Temperature Training Biofeedback

Temperature Training Biofeedback

thermometerPowerful technique for learning to control your stress response. Of great value, especially for: high blood pressure, panic/anxiety, migraine headaches, stress related sexual dysfunction, and GI complaints.

Written by L. John Mason, Ph.D., Author of the Bestseller; Guide to Stress Reduction.

 

The powerful way to use biofeedback at home!

Temperature Training – Home Biofeedback

The primitive survival mechanism known as the “Fight/Flight” response is built in to every human. It responds to fear/danger from everything from life threatening situations to the alarm going off in the morning. Every human has a habitual response to stress that is either learned or genetically implanted. In a real life or death situation almost all of this response will be trigger by survival to help you to fight off or flee this danger.

Since awareness is half the battle in controlling stress, you must learn to be aware of how you respond to stress. Remember, you have a unique response. It may include:

1. Increased heart rate. This pumps blood around the body to get oxygen and sugars to the cells that you will need to use to survive. Symptoms that can be associated with this stress response might include: Rapid or irregular heartbeats.

2. Breathing usually becomes more rapid. This is to get more oxygen into the body. Symptoms that can be associated with this stress response might include: hyperventilation and some forms of asthma.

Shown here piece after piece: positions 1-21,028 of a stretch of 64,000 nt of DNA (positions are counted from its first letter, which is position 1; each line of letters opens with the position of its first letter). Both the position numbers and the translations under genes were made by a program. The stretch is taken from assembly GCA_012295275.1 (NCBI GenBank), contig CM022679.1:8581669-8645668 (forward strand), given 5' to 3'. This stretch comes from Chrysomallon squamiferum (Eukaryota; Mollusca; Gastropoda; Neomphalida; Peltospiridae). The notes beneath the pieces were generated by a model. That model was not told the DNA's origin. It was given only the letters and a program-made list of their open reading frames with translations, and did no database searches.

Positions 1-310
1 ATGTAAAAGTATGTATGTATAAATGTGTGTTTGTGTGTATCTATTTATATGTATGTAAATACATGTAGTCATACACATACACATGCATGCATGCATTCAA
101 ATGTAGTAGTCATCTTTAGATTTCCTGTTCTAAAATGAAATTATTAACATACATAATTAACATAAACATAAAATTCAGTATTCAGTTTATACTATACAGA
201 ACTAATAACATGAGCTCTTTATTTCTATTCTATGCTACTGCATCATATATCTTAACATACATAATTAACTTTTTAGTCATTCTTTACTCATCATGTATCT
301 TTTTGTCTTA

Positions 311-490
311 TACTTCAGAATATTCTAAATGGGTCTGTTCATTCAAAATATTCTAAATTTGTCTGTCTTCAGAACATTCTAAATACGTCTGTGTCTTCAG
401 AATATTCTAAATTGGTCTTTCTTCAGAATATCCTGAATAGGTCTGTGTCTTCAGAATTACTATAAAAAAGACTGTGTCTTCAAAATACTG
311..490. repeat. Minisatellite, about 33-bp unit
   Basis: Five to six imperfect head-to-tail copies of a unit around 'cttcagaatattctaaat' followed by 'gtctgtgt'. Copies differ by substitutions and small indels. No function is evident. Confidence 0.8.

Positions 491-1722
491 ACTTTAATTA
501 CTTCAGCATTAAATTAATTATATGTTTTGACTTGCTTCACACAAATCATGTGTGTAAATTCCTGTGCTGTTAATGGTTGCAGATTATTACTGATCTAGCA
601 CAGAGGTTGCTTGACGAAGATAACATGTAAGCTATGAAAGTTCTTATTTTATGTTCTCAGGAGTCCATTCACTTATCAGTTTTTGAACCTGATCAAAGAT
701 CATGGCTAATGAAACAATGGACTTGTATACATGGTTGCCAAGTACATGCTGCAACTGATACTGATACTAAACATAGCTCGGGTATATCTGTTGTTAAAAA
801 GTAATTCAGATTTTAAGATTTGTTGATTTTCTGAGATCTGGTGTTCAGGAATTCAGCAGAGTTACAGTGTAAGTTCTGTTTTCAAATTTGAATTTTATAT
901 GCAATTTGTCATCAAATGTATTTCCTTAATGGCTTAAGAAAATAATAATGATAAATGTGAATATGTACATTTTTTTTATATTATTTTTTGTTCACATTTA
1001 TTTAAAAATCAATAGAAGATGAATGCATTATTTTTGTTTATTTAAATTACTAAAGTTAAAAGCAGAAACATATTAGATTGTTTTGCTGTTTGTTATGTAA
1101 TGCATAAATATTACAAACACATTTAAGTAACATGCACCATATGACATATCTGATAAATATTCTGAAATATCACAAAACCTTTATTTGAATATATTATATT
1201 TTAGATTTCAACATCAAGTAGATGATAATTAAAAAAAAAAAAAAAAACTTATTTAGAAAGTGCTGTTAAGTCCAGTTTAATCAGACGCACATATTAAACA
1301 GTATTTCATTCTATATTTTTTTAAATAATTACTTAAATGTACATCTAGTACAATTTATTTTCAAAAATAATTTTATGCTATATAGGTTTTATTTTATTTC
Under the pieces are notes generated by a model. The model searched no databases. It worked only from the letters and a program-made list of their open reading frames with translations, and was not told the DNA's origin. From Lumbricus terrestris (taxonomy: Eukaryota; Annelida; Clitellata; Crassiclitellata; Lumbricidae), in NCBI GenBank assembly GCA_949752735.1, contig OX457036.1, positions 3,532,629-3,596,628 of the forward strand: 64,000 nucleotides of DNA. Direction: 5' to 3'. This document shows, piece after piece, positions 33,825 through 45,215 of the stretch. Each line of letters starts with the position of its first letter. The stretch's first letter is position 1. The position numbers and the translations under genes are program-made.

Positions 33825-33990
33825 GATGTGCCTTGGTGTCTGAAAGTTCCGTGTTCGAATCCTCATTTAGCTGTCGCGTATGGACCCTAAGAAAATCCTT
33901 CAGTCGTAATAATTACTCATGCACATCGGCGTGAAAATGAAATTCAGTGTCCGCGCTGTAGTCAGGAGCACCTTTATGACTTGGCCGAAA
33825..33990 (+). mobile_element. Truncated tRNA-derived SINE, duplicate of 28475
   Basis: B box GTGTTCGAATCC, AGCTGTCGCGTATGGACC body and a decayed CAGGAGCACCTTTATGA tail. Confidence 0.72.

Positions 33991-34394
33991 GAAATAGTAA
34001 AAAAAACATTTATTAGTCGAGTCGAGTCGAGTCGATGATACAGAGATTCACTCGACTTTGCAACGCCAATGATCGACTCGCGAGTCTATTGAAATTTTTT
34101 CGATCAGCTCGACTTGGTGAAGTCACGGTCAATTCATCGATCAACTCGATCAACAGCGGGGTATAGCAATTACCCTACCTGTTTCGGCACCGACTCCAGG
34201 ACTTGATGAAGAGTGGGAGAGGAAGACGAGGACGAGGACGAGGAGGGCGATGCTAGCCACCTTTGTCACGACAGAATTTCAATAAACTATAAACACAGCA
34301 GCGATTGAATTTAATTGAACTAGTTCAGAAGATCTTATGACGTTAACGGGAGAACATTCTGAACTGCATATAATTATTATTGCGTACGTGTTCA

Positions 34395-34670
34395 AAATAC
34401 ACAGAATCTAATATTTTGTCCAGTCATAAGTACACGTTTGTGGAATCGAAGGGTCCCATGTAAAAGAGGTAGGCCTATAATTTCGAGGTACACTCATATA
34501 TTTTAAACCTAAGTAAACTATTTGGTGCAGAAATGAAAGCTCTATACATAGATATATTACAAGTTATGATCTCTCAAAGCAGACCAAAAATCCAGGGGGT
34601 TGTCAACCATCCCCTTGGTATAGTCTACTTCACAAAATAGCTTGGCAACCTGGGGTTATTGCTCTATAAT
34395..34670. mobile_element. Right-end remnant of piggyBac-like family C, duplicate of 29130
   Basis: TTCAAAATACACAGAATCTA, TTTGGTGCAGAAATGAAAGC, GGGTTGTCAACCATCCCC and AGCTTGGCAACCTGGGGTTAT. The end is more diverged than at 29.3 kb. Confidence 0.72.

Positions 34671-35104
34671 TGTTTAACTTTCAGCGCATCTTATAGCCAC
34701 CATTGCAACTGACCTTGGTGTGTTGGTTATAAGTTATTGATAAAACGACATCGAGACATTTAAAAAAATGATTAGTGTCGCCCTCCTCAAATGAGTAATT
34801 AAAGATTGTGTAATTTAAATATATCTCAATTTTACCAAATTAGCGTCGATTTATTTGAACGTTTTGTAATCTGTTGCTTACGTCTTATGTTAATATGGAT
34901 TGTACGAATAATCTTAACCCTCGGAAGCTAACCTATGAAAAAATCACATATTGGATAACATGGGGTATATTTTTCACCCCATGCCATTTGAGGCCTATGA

3. Stress hormones are released. Adrenaline, also called epinephrine, is released by the adrenal glands. This hormone helps to maintain increased heart rates and will tell the liver to release stored sugar for energy to the body. Other stress hormones do other thing. Noradrenalin is associated with anger and will raise blood pressure for most people. Symptoms that can be associated with this stress response might include: high blood pressure, panic or anxiety.

4. Blood pressure can go up. Triggered by released stress hormones. Symptoms that can be associated with this stress response might include: high blood pressure.

5. Changes in blood flow/circulation. Blood is directed toward the brain and major muscles for survival. Blood is directed away from surface of skin in hands and feet (for survival a primitive response so you do not bleed to death if you get cut running away or fighting for your life0. Blood is directed away from digestive organ and reproductive organ because for survival it becomes a low priority to digest food or keep the species alive if you are threatened. Symptoms that can be associated with this stress response might include: high blood pressure, cold hands and feet, upset stomach, migraine headaches, pre-ulcerous/ulcerous conditions, increased colitis, sometimes constipation, and 70% of sexual dysfunction in both men and women can be linked to this stress response.

It is this stress response that Temperature Training Biofeedback is designed to control.

By learning to warm the extremities, the hands and then the feet, you can learn the skills necessary to prevent or at least, minimize symptoms of stress that manifest, such as:

  • Stress caused or Situational High Blood Pressure
  • Rapid or irregular heart rates
  • Migraine Headaches Panic and Anxiety